Outgoing Kiwibank CEO Sam Knowles has mounted a spirited defence against suggestions from rival bank boss Ralph Norris that Kiwibank hasn't generated enough capital internally from its own profits. Knowles said Norris was wrong and ought to "get his calculator out.”
Asked about recent comments from New Zealander Norris, CEO of ASB’s parent Commonwealth Bank of Australia, at Kiwibank’s annual results briefing yesterday, Knowles defended Kiwibank’s profitability and the returns generated on the taxpayer funds the state owned bank has received. He said Kiwibank’s June year results had delivered an 11.5% return on shareholders funds at the bottom of the recessionary cycle.
“I think Ralph needs to get his calculator out and actually look at the numbers,” Knowles said.
Kiwibank opened for business in February 2002 with NZ$80 million of taxpayer funding via the government. About another NZ$230 million had been pumped in since, via parent NZ Post. Kiwibank, which has never paid the government a dividend, had also retained earnings worth about $175 million.
“The value of the bank today is somewhere between NZ$800 million and NZ$1 billion,” Knowles said.
“So there’s at least NZ$500 million, if you like, of value that has been created in the eight years I’ve been involved in the bank and that’s a very good return.”
Knowles' comments came after the government announced it had agreed to a request from Kiwibank's parent NZ Post to provide an uncalled capital facility valued in the "low hundreds of millions" of dollars to the group to help maintain NZ Post and Kiwibank's AA- credit ratings and enable Kiwibank to keep growing.
Finance Minister Bill English and SOEs Minister Simon Power said the provision of uncalled capital, on commercial terms, will give NZ Post and Kiwibank the financial certainty they need to pursue their plans and sat alongside other government measures such as allowing Kiwibank to retain profits and requiring a lower dividend from NZ Post.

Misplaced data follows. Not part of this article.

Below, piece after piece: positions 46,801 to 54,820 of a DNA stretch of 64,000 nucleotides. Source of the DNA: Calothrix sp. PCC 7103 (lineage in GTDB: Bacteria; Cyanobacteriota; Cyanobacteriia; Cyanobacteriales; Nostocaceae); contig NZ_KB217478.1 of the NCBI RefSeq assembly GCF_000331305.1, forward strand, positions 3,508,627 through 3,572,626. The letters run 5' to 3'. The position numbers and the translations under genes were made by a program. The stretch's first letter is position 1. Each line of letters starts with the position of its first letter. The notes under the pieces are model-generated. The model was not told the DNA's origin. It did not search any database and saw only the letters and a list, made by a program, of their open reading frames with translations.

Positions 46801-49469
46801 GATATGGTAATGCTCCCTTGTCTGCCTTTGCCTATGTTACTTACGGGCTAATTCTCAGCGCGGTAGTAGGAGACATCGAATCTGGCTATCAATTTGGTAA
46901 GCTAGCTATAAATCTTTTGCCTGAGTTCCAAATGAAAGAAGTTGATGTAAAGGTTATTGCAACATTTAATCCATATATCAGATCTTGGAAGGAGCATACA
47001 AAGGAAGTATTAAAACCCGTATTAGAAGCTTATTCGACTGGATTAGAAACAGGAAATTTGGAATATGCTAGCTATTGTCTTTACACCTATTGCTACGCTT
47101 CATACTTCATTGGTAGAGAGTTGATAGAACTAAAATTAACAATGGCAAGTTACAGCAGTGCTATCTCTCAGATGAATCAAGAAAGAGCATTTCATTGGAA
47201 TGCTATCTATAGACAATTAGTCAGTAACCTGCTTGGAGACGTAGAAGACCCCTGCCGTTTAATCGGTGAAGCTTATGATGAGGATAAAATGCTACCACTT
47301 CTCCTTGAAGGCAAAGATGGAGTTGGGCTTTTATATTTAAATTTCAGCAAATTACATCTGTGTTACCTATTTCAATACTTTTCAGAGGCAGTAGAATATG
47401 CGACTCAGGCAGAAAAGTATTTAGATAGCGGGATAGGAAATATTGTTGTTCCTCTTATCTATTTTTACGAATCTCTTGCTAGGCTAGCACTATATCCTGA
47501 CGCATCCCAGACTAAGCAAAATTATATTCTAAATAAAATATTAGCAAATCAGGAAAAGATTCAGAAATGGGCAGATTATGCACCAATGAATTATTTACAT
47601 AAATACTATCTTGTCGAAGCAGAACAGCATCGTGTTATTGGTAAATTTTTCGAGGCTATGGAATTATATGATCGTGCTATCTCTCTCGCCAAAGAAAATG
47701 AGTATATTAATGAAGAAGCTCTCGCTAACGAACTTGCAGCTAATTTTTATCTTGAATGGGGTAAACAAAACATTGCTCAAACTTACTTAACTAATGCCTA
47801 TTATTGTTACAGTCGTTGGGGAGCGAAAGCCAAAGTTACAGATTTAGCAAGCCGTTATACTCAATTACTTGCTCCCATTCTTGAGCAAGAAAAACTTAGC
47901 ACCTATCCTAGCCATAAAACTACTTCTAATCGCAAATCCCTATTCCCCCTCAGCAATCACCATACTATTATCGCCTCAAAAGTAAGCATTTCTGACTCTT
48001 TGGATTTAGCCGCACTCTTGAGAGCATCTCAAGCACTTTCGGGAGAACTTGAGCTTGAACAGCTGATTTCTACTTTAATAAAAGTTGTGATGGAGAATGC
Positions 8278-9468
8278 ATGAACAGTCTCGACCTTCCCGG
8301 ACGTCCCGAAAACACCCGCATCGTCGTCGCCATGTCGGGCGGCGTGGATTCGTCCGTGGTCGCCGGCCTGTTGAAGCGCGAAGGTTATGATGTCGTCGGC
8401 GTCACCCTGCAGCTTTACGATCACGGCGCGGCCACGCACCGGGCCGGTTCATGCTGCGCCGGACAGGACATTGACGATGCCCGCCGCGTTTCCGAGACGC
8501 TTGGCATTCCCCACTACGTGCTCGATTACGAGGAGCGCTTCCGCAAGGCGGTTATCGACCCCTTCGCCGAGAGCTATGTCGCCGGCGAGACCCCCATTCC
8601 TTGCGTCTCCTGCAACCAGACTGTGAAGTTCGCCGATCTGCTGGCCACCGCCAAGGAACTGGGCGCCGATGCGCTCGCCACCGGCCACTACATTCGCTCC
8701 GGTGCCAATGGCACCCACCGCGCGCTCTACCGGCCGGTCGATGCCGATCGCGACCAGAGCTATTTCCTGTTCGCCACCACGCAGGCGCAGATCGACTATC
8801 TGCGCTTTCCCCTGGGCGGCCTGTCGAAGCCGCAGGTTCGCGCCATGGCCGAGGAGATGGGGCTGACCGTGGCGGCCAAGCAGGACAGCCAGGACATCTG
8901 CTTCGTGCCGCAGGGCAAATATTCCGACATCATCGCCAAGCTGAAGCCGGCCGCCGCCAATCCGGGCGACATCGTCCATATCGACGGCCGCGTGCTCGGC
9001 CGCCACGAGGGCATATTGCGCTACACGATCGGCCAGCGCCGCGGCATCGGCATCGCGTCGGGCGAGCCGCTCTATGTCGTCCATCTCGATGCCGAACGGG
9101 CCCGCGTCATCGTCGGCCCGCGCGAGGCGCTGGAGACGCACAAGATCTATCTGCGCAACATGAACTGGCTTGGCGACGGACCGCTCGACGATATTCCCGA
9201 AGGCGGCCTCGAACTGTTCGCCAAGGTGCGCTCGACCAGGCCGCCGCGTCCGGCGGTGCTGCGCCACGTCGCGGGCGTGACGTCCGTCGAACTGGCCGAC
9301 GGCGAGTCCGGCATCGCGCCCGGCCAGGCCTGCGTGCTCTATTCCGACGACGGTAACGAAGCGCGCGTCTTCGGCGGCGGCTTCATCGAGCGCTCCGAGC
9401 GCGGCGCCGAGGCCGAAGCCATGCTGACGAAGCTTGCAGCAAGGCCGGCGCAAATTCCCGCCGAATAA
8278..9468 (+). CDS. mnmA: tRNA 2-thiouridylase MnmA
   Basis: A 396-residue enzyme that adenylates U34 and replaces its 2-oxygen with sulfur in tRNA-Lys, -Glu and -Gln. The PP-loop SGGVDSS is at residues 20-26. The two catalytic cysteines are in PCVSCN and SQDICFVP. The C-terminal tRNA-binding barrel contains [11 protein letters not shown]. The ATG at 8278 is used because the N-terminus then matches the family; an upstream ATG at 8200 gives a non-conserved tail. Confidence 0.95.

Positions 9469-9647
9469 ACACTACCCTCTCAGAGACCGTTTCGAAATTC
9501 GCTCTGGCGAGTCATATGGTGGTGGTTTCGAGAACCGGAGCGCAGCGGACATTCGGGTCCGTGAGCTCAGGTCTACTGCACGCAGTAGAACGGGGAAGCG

Norris, formerly CEO of ASB, recently told Radio Live’s Andrew Patterson that Kiwibank had essentially undercharged for too long and was now reaping the fruits of not being profitable enough.
"The situation for any business is that if you're under pricing your products then you're not generating enough capital to grow your business,” Norris said.
“There's always the balance of getting your pricing right in order to make sufficient profit to generate capital within the business."
It was a classic example, Norris said, in a lot of businesses that over-trade.
"They don't have enough equity and therefore they get themselves into potential difficulties because of that. I'm not saying that that's the case in terms of potential difficulties for Kiwibank," he said.
"(But) you've got to make a reasonable level of profit to generate internal capital and that doesn't seem to have been the case with Kiwibank."
However Knowles said, taking the broader banking market into consideration, Kiwibank’s existence had prevented somewhere in the vicinity of NZ$1 billion to NZ$2 billion in profits being sent to Australia.
So all up Kiwibank had delivered a “great return” for taxpayer investment of NZ$310 million.
“I think if Ralph actually went through the numbers he would be quite surprised at the level of return we’ve achieved,” Knowles added.
“What he’s concerned about is that we are a challenger in the market and we are probably stopping him making more profits.”
Norris, meanwhile, did acknowledge the entry of Kiwibank into the market had forced Australian-owned rivals such as ASB to send their customers the message that they were New Zealand banks too.
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